Results from a controlled trial carried out by a team of Canadian researchers show that the timing of surgery for hip fractures in elderly people may have a substantial impact on the outcome for patients. According to the researchers from McMaster University, early intervention for a fractured hip helps patients recover better.
Fractured hips are associated with bleeding and pain that forces the patient to remain immobilised. This can result in medical complications in people about to undergo surgery and could even lead to death or admission to long-term care.
In many cases, people about to have an operation for a fractured hip are forced to wait 24 hours or more due to lengthy preoperative medical investigation procedures or a shortage of operating theatres. In order to identify whether the speed of surgery could affect the outcomes for people with fractured hips, the researchers recruited 60 people with the condition aged 45 years or older who needed to undergo an operation on a weekday during daytime working hours. The patients were divided into two groups, with 30 volunteers receiving accelerated care and the other 30 receiving standard care.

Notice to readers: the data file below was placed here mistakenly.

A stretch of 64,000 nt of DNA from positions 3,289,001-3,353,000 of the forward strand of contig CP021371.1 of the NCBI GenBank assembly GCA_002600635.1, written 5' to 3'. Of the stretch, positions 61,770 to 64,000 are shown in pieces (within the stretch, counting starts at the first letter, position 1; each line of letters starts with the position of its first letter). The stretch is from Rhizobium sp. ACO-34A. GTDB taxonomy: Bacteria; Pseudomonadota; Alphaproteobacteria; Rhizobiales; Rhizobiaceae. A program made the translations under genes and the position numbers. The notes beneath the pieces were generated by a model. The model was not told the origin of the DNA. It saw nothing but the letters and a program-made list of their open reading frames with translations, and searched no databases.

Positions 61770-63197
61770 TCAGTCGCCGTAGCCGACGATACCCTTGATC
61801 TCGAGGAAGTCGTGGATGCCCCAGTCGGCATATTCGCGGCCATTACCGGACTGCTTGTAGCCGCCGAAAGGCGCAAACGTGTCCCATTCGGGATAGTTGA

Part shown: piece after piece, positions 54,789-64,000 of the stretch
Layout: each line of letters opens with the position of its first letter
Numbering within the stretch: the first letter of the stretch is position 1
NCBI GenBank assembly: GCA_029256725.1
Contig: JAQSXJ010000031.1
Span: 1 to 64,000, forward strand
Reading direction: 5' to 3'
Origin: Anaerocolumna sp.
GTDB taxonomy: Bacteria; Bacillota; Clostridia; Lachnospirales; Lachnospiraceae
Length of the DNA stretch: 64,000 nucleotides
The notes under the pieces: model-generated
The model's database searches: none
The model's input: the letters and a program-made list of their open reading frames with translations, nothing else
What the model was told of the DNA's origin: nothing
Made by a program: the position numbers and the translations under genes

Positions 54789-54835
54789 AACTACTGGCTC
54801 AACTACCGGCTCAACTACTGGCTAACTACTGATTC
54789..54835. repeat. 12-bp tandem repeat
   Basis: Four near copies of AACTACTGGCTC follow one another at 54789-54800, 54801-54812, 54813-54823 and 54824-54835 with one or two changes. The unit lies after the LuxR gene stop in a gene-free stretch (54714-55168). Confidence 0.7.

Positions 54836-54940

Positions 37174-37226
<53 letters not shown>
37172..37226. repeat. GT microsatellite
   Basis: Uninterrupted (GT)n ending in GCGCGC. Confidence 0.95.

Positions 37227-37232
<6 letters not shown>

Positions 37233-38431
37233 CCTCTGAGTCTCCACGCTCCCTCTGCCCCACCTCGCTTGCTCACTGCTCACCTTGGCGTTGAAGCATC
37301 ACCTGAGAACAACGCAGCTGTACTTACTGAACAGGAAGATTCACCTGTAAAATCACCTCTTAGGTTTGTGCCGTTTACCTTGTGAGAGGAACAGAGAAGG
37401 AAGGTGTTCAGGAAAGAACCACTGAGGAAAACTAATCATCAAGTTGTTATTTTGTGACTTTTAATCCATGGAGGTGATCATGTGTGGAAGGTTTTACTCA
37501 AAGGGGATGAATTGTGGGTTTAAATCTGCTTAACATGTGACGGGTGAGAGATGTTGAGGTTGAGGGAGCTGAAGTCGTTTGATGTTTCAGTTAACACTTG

According to the results, published in the Canadian Medical Association Journal (CMAJ), the average time between diagnosis with fracture and clearance for surgery was 1.5 hours, while the average wait time in the control group was 3.4 hours. From diagnosis to surgery, the mean time in the accelerated care group was six hours and in the standard care group it was 24.2 hours.
The results from the study are encouraging, since they confirm that accelerated surgery can significantly improve outcomes in patients, the trial´s co-principal investigator Dr Mohit Bhandari commented. A full-scale trial is planned to be conducted in 2014.